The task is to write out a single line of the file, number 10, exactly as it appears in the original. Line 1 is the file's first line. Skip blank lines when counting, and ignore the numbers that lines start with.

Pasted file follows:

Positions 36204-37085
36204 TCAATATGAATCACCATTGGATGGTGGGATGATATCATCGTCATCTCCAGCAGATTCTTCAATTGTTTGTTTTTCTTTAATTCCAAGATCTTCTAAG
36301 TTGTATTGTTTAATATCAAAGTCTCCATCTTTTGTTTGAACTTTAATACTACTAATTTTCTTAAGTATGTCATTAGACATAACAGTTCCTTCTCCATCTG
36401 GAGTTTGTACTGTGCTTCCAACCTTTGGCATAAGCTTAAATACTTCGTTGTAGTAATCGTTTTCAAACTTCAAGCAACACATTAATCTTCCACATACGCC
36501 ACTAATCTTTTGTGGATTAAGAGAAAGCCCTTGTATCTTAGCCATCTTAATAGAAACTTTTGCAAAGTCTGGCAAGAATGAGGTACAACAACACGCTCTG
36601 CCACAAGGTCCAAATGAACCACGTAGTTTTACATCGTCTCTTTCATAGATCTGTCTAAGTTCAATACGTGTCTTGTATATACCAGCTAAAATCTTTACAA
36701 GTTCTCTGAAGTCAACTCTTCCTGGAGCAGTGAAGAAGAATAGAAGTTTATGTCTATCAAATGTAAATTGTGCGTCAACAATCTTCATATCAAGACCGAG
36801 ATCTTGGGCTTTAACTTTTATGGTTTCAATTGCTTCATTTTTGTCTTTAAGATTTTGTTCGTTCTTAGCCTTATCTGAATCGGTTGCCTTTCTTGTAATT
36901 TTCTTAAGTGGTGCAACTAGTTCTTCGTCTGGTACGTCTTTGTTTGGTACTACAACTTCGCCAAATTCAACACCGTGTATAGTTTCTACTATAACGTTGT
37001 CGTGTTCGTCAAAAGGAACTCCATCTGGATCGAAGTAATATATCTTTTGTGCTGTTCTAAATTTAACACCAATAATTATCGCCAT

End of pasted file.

37001 CGTGTTCGTCAAAAGGAACTCCATCTGGATCGAAGTAATATATCTTTTGTGCTGTTCTAAATTTAACACCAATAATTATCGCCAT